Following up on yesterday’s Guessing Game about the breakdown of fertiles, infertiles, and unknowns at a twin club meeting…

The correct answer, if you include me, was 40%, 40%, 20%.

I totally did not bring IF up just to answer the Guessing Game, promise. I wasn’t even the first one to talk about infertility.

It started with “when in the pregnancy did you know you were having twins?” I had the record for the earliest diagnosis, but my IVF compadre had similar timing. The latest diagnosis was 21 weeks, obviously one of the fertile women.

Perhaps most strangely, mine were the only preemies. A room full of full-term twins? I did not expect that.

I recommend multiples clubs for other reasons like child socialization and the fabulous sales that most clubs hold, but I’m on the fence about the mommy experience. There was literally not one minute of talk that wasn’t about mommy or baby topics.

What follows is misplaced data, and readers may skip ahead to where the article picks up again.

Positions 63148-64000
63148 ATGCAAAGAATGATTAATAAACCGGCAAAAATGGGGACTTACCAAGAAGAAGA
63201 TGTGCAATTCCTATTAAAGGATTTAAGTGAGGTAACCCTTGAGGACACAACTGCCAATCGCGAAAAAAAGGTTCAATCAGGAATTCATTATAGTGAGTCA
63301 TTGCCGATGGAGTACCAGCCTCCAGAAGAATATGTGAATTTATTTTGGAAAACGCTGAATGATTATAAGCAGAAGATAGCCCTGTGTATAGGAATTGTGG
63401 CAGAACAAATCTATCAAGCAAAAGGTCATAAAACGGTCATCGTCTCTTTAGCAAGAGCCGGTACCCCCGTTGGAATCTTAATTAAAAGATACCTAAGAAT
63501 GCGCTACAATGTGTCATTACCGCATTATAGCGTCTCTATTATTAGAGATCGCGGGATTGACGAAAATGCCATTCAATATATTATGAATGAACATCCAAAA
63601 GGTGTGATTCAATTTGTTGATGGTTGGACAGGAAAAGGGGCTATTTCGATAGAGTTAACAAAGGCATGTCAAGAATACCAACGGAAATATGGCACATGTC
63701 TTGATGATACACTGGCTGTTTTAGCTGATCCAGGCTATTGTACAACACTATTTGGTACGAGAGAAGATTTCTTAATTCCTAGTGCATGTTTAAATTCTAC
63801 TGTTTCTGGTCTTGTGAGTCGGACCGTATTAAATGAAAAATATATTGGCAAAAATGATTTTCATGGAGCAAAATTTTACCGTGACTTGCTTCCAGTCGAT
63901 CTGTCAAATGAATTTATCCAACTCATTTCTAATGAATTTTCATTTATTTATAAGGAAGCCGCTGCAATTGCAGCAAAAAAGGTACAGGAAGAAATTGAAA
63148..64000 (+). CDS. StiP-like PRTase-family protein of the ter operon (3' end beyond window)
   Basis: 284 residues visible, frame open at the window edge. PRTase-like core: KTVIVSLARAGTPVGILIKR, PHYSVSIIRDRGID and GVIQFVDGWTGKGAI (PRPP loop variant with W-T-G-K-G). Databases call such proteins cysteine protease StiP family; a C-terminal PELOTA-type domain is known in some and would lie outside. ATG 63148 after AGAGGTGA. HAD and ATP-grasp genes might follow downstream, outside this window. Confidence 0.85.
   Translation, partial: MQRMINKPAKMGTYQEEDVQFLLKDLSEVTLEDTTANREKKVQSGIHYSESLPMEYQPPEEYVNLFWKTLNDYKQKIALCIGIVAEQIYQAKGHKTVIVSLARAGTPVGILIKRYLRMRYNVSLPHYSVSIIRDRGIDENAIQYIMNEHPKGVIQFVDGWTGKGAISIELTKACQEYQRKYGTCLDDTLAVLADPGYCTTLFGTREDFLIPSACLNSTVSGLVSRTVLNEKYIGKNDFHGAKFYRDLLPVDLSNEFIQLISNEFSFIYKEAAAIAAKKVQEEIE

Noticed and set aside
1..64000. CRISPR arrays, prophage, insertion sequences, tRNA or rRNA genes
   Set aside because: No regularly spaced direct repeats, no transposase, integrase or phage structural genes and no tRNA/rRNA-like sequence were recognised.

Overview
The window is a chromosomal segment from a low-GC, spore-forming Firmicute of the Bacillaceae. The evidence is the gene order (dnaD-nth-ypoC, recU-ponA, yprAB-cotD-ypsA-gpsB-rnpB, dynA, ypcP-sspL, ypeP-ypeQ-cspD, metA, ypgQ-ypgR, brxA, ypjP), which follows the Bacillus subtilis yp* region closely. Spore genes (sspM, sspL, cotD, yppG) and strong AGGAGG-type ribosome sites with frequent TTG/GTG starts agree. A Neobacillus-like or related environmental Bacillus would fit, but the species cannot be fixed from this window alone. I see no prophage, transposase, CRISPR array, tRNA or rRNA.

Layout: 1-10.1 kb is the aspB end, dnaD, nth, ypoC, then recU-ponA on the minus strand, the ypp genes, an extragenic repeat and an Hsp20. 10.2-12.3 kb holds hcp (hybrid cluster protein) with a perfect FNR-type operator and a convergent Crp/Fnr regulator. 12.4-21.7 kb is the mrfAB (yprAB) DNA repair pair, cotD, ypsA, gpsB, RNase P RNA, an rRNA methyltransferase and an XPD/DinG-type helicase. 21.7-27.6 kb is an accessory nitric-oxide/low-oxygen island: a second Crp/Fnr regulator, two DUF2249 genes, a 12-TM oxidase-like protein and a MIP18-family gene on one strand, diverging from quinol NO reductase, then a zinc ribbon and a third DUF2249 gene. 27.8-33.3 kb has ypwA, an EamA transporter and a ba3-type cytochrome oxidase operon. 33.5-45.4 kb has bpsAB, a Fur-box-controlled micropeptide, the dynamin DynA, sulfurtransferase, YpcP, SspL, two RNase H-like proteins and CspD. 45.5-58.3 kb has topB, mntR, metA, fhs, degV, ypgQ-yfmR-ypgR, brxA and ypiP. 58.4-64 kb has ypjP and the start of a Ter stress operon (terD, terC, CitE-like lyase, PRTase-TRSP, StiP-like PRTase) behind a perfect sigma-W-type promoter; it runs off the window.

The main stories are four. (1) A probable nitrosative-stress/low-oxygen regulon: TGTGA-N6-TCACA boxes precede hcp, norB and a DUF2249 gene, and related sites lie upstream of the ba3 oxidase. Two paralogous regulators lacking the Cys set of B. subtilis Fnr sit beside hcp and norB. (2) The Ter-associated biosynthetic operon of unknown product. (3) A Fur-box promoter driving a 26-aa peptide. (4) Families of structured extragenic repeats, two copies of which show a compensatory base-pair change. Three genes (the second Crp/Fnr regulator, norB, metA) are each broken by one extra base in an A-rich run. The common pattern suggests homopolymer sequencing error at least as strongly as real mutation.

There may be some Not Only A Mommy women in the club, but I didn’t find any at this gathering, or at least they weren’t acting like it. Not that I was bringing up scintillating topics either — but, true to form, there were a few minutes when the fertiles were asking about how certain treatments work and suddenly I was holding forth in front of the room.

Now a Mommy, stilll always an Infertile.

Guessing Game

February 3, 2010

I’m headed to a get-together for my local multiples club. What do you think the breakdown will be for the following categories?

  1. Fertile, had twins via happenstance or genetics
  2. Infertile, had twins via treatments
  3. Does not disclose

1/3, 1/3, 1/3?
1/4, 1/4, 1/2?
1/10, 1/2, 2/5?
Some other proportion?
C’mon, guess! You know you’d be guessing in your head if you were in the room.

I’m pretty sure the club member with 9 kids fits into category #1. She won’t be there, thank goodness, and neither will her 9 kids.